- The Ugly
So is there anything ugly about a so well designed antenna. Well, I for one can say there is. When I received this antenna I found assembling it ‘awkward’ – that is getting the loop over the centre pole. This resulted in a nasty ‘nic’ getting into the loop coax.
I could easily accept this on a ‘cheap’ antenna with no instruction, but of an antenna, that at the time cost me £500+, I really was perturbed why a decent instructional video or document was available on how to set this antenna up. Furthermore, show how the selectivity worked would of been a benefit to a first time ‘loop’ user. Hindsite is 20/20, but when you pay allot you should really get that level of service included, not as an add-on.
Being an IC705 user, I found the Transceiver bag in the Alexoop Hampack to be oversized, compared to the afore mentioned LC-192, its padding/packaging for carrying a transceiver was really not as good as Icom’s own product. To me, this was scrimping on cost, rather than any other reason (i.e. a transceiver would fit in the bag) – and at the price-tag, was a little disappointing.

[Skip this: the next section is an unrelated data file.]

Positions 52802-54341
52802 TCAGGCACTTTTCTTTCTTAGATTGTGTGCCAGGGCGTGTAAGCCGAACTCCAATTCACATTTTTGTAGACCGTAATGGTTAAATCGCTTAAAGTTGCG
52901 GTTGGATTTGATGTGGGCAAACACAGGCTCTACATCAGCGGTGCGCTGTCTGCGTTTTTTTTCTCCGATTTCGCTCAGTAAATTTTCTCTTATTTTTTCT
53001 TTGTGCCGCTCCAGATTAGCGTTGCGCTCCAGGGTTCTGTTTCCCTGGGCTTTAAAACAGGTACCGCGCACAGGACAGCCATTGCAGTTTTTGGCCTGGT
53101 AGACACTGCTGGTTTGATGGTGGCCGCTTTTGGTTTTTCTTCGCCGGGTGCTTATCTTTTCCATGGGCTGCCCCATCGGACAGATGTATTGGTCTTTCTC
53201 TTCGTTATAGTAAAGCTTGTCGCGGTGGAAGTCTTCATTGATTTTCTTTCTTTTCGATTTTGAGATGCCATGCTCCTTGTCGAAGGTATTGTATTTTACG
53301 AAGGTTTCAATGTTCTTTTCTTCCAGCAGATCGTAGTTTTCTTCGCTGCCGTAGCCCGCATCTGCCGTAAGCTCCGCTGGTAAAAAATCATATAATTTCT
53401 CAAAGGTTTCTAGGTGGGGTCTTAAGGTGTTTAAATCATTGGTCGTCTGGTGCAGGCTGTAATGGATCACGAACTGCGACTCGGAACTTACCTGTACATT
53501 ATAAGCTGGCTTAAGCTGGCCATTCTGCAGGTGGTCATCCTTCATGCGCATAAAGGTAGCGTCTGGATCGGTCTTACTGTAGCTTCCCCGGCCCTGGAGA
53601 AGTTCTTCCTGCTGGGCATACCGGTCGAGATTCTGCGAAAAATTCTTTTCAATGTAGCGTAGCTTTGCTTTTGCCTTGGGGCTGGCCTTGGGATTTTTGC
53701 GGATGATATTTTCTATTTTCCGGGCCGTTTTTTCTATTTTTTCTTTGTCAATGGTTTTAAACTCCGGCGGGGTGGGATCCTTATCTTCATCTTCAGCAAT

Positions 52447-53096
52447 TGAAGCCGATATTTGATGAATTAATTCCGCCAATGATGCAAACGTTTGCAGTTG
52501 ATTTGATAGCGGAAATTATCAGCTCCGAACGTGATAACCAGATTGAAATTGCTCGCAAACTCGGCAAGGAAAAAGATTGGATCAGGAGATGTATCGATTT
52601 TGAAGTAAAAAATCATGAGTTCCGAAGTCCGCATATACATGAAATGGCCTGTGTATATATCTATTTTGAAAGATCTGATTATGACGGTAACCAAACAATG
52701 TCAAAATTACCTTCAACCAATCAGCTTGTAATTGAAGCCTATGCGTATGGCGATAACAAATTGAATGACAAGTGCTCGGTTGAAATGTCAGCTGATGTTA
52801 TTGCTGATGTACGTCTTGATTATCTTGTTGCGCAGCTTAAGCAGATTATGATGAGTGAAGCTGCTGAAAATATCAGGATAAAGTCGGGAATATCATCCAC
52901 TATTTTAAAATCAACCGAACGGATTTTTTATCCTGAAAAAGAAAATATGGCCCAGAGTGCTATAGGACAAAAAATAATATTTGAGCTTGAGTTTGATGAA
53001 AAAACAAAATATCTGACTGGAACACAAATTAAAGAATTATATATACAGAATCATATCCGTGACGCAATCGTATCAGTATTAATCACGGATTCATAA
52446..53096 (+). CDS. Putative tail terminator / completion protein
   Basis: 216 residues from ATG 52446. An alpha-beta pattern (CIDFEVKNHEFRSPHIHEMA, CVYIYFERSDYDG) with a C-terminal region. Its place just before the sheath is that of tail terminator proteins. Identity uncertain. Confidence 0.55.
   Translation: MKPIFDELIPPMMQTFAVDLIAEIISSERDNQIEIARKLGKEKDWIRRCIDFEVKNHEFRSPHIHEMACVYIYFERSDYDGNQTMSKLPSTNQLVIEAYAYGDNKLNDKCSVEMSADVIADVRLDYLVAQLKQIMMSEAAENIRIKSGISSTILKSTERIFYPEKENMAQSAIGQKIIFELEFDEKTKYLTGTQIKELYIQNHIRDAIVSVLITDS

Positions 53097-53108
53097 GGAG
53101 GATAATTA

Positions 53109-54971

- Summary / Recommendations
So its been nearly 2 years since I’ve had this antenna, I have at least 2 other antennas I can use with the IC-705 when working portable or mobile, and have the actual ICOM bag for the IC705, so what are my personal oonionsf the Alex Loop Ham Pack.
I am person that is time-poor, that is for me to go /P or /M requires planning and organisation, its not like I can just grab my radio and go out when I like, I’m busy. With that the Alex Loop Ham Pack always ensures that when I go out, I will get on the air – its easy to setup and I can make contacts as soon as the antenna and transceiver are matched. I don’t need to setup a mast, wire and ATU for an antenna, the Alex Loop Ham Pack does that for me with its simple and effective compact solution.
The biggest issue to me is the price, today (Jan 2023) it would cost me £600+ to get this antenna. That is a serious amount of money and given it is only capable of 20W maximum, is it the best antenna for the price ? I would say not, that a good dipole, end fed or vertical will outperform this antenna, but would it be as compact, easy and portable ? Probably not.
If you today you don’t have a QRP solution, you really cant go wrong with an IC705 and the Alexloop Hampack antenna, but then you are looking at a solution that is going to cost upward of £2000, to which you can get on the air with a QRP rig and antenna for £100-150 using a ubitx and simple dipole/end fed solution.
There is going to be a big difference in performance of the radios and antennas, and cost might be your personal motivation, where as quality/time maybe the secondary consideration.
Eitherway, the most important thing is to find the best solution you can afford, starting with the antennas as part of the solution, not the secondary, and getting outdoors and on the air.